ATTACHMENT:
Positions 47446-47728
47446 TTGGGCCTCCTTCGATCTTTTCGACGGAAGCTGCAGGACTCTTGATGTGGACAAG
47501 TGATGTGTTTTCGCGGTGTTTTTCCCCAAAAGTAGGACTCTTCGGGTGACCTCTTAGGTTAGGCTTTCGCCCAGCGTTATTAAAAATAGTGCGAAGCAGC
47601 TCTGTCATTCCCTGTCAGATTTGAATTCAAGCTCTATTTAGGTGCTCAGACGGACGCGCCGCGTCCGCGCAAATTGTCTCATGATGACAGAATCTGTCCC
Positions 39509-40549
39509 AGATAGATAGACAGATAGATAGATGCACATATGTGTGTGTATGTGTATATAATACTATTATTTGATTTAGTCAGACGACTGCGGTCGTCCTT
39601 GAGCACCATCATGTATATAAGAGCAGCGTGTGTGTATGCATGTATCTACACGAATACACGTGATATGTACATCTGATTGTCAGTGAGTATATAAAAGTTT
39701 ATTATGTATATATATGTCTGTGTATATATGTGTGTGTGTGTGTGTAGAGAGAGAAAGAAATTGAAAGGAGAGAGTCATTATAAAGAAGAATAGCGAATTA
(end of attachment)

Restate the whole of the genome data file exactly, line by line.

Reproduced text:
Positions 47446-47728
47446 TTGGGCCTCCTTCGATCTTTTCGACGGAAGCTGCAGGACTCTTGATGTGGACAAG
47501 TGATGTGTTTTCGCGGTGTTTTTCCCCAAAAGTAGGACTCTTCGGGTGACCTCTTAGGTTAGGCTTTCGCCCAGCGTTATTAAAAATAGTGCGAAGCAGC
47601 TCTGTCATTCCCTGTCAGATTTGAATTCAAGCTCTATTTAGGTGCTCAGACGGACGCGCCGCGTCCGCGCAAATTGTCTCATGATGACAGAATCTGTCCC
Positions 39509-40549
39509 AGATAGATAGACAGATAGATAGATGCACATATGTGTGTGTATGTGTATATAATACTATTATTTGATTTAGTCAGACGACTGCGGTCGTCCTT
39601 GAGCACCATCATGTATATAAGAGCAGCGTGTGTGTATGCATGTATCTACACGAATACACGTGATATGTACATCTGATTGTCAGTGAGTATATAAAAGTTT
39701 ATTATGTATATATATGTCTGTGTATATATGTGTGTGTGTGTGTGTAGAGAGAGAAAGAAATTGAAAGGAGAGAGTCATTATAAAGAAGAATAGCGAATTA